Natural Gas FAQ

Is there a gas pipeline in my neighborhood?

If you are not sure if there is an established natural gas line in your neighborhood contact your local Municipal natural gas provider, the City in which you live, and they should be able to tell you if you do have a line in your neighborhood.


What should I do if I smell gas?

If you smell rotten eggs, leave the area and call 911 or your local emergency response team’s number (fire, police, utility, etc.)


How many homes in the U.S. use natural gas?

More than half of all the homes in the United States use natural gas – almost 62 million families.


Is the use of natural gas good for the U.S. economy?

Natural gas comprises almost one-fourth of all primary energy used in the U.S. and is directly linked to jobs and economic health. The natural gas industry supports the employment of nearly 3 million Americans in all 50 states. (published by AGA)


How efficient is natural gas?

The direct use of natural gas in America’s homes and businesses achieves 92% energy efficiency.


How dependable is natural gas?

Because the natural gas system is underground, outages are rare.


Is natural gas safe?

According to the U.S. Department of Transportation, pipelines are the safest form of energy transportation. Safety is the number one priority for America’s natural gas utilities. (published by AGA)


How much natural gas does the United States have, and how long will it last?

The U.S. Energy Information Administration estimates that as of January 1, 2013 there were about 2,276 trillion cubic feet (Tcf) of technically recoverable resources of dry natural gas in the United States. At the rate of U.S. dry natural gas consumption in 2013 of about 27 Tcf per year, the United States has enough natural gas to last about 84 years. The actual number of years will depend on the amount of natural gas consumed each year, natural gas imports and exports, and additions to natural gas reserves. Technically recoverable reserves consist of proved reserves and unproved resources. Proved reserves of crude oil and natural gas are the estimated volumes expected to be produced, with reasonable certainty, under existing economic and operating conditions. Unproved resources of crude oil and natural gas are additional volumes estimated to be technically recoverable without consideration of economics or operating conditions, based on the application of current technology. (published by eia.gov)


What is gas cooling?

Many people are unaware that the natural gas that heats buildings in the winter can also cool and dehumidify them in the summer by the process known as gas cooling. Gas cooling converts gas combustible heat energy into cooling energy through a number of different processes, including absorption, vapour compression, cogeneration and desiccant systems.


What types of Consumer Energy Assistance Programs are available?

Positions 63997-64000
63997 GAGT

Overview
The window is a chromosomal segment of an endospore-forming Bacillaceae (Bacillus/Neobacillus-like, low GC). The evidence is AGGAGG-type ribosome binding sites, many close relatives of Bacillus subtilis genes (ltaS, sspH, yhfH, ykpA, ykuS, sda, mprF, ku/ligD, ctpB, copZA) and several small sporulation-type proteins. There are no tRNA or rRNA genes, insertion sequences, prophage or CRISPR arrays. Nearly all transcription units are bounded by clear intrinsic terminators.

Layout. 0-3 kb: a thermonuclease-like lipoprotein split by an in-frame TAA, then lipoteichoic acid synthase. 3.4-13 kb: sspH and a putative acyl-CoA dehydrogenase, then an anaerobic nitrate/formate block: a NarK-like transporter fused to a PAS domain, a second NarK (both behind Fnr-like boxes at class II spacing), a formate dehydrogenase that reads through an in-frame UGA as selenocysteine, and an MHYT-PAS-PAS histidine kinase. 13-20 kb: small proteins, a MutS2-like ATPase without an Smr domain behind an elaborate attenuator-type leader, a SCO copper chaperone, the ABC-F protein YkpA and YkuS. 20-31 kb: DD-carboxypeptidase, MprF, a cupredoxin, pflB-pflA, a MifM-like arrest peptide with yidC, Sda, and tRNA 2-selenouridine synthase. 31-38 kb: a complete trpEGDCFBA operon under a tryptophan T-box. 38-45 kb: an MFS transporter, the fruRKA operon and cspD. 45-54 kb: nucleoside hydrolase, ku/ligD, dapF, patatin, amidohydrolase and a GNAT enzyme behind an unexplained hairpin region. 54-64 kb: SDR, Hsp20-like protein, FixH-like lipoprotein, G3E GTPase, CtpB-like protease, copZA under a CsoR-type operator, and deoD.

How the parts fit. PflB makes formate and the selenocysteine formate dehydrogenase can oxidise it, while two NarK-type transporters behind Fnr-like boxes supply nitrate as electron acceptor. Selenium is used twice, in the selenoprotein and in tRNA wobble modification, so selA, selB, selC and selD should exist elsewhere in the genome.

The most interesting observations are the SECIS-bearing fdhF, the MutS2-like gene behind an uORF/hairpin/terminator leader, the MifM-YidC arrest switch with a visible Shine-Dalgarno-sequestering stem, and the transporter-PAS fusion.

Several state and local agencies provide energy assistance dollars to offset some energy costs for qualifying customers. Click the links below to learn more about these programs.

Department of Family and Children Services

Heating Energy Assistance Team, Inc.

Low Income Home Energy Assistance Program

 


Where can I find information on Self-Directed Energy Conservation?

When it comes to useful information on using and saving energy, there are many sources of very useful information. Listed below are informative websites on forecasted energy prices, detailed home energy conservation strategies and energy-efficient home improvement materials.

These sites can help utilities and their customers prepare for the winters ahead:

www.homeenergysaver.lbl.gov : This DOE site enables consumers to use a “Do it Yourself Home Energy Audit,” calculate energy use and identify the best ways to save both energy and money. Key in your zip code and receive instant estimates of your energy use, or take a quiz that helps customize your home’s profile.

www.eren.doe.gov/buildings : DOE’s Energy Efficiency and Renewable Energy Clearinghouse lists energy consultants, conservation tips and other information DOE programs to promote energy efficiency and renewable energy.

http://www.energystar.gov/ : This Environmental Protection Agency site enables consumers to gauge the energy efficiency of many of their home appliances and to research EPA-sponsored Energy Star energy-efficient appliances.

www.ase.org : The Alliance to Save Energy has posted some tips on its website to help consumers avoid “$ticker $hock” this winter.

www.atlantagaslight.com : Atlanta Gas Light provides energy audits with recommendations for how you can improve the energy usage in your home.

www.aga.org : The American Gas Association website is an invaluable resource for understanding the benefits and availability of clean, safe, reliable natural gas energy. Where can I find product information on insulation and weatherization supplies? Here are some resources for insulation and weatherization supplies and products.

www.ahrinet.org : Air-Conditioning, Heating, and Refrigeration Institute

www.aham.org : Association of Home Appliance Manufacturers

www.nahb.com : National Association of Home Builders